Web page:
Our next stop was the Anglican Church and the Hall. To our surprise, we could get into both buildings. The church has pews, a piano, pulpit  and other religious items. There are also photos on the wall and a list of the people of the area who fought in the wars. We easily found my grandpa’s name – as you can imagine, there weren’t a lot of names on  the list, being such a tiny place. It’s amazing the artifacts that have been collected. Tons of photos and other sentimental items line the walls, and visitors seem so respectful of these unmanned places. You can sign a guestbook and leave a bit of change to help pay for the maintenance.

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Ellisboro Anglican Church

Ellisboro Hall is full of framed photos on the wall. I can remember going there as a child to celebrate my grandparent’s 40th anniversary and my grandpa’s 80th birthday. I can’t even imagine the amount of dances and parties those walls have seen! It was built in 1899, so just the fact that it is still standing tall is astounding.

We happened upon an abandoned house in Ellisboro behind the United Church. It was creepy. So creepy. We peeked inside through an open door and broken window and I definitely got the heeby jeebies. It was full of furniture, pieces of wood and even old books. It was like the owners just abandoned it. It got me thinking – what would cause someone to just walk away from their home. A terrible tragedy? A huge lottery win? I’ve seen abandoned homes before, but I haven’t ever noticed them full of stuff. I mean, why would you leave and not take your radio? Or your books? It really got me thinking and if anyone knows the answer, I would appreciate a message letting me know what the scoop is!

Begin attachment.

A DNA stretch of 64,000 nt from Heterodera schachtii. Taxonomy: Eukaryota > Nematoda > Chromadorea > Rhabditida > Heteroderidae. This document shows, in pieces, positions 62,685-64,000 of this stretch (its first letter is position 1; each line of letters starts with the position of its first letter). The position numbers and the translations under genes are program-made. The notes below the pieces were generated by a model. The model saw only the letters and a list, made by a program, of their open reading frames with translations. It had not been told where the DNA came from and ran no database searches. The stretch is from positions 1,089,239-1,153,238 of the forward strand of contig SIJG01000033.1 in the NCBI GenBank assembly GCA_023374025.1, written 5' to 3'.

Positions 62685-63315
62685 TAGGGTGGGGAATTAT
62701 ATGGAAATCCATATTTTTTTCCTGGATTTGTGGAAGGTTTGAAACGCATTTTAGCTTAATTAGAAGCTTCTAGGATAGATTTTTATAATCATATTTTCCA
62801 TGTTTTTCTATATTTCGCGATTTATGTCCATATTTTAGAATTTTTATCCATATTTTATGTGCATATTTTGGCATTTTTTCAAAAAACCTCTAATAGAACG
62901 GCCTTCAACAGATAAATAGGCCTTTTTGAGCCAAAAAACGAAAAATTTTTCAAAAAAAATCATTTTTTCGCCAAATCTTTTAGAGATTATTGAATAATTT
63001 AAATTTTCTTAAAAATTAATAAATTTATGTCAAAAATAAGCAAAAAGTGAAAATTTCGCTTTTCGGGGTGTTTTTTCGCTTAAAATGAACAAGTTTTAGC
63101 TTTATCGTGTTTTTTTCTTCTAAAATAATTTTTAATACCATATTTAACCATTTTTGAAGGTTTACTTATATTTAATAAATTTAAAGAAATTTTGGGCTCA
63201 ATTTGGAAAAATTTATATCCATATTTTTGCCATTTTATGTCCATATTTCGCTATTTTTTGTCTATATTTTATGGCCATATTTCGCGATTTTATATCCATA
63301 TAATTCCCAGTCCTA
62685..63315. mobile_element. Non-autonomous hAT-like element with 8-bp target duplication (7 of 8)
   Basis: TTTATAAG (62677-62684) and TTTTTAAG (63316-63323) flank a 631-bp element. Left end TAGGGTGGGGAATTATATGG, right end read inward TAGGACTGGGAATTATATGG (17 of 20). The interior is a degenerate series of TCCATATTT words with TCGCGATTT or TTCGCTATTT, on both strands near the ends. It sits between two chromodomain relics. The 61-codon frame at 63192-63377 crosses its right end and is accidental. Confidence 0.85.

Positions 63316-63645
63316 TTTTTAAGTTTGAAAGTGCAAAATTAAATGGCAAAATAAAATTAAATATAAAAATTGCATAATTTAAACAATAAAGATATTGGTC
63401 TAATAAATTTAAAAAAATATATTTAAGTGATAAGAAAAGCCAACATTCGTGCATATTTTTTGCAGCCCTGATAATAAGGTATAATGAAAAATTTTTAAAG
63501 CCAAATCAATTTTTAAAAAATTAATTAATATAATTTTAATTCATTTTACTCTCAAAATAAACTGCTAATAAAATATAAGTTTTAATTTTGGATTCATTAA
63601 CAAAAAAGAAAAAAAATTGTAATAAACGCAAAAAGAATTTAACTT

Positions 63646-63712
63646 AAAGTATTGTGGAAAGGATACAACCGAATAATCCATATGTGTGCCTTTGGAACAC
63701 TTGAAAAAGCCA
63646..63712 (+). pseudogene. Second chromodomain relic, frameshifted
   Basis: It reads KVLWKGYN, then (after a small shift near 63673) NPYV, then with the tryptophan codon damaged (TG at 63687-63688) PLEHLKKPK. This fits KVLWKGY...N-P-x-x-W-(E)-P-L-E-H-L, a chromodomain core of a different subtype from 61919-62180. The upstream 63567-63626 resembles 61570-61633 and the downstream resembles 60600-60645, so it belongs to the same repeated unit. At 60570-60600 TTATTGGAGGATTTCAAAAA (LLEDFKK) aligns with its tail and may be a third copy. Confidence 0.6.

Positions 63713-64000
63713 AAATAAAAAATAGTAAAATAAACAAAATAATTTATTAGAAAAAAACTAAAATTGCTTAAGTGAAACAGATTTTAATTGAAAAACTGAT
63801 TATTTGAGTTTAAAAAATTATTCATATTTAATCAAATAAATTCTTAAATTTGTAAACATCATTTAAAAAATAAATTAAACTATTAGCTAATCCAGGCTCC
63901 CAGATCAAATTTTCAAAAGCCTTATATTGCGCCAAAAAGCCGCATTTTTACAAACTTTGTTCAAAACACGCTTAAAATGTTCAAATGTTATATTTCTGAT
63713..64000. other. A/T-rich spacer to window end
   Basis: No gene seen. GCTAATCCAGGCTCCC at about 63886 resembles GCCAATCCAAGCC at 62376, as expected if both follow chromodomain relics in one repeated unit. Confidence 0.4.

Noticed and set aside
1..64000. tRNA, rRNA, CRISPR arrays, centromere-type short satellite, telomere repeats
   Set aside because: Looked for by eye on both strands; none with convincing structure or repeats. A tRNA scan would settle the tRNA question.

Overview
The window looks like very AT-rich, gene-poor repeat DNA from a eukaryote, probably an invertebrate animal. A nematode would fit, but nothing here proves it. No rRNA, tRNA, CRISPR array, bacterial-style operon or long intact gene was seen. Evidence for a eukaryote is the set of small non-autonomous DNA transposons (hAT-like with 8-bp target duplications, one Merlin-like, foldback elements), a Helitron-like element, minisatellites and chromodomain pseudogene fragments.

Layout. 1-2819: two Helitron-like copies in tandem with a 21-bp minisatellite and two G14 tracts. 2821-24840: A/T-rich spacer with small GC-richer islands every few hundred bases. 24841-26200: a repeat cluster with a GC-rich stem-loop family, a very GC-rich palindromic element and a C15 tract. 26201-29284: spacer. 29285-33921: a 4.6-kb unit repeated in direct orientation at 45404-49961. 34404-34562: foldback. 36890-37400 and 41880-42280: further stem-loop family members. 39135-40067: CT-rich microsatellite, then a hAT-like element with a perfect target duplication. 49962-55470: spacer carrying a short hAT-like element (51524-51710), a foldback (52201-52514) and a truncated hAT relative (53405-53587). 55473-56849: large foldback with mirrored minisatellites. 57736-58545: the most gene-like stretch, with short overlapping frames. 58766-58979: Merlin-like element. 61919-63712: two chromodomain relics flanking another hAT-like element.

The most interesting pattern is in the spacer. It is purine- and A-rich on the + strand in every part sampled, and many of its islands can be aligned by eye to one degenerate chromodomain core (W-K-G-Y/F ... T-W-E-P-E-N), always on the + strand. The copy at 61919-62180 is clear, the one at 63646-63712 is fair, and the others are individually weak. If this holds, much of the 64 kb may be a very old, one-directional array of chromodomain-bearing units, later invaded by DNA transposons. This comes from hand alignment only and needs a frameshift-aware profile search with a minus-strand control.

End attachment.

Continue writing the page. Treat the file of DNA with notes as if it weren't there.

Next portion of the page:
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Ellisboro Abandoned House

It is actually sad. People lived there, they played there, they read there and now nobody does anything there – although we did see a black cat that likely found some dinner there. There was another windowless house across the road that we also checked out – but it wasn’t full of stuff. It was still creepy, though. It’s so strange to see a place that has no windows or doors with peeling wallpaper and dust coating every surface.

ellisboro-abandoned-housesEllisboro Abandoned Houses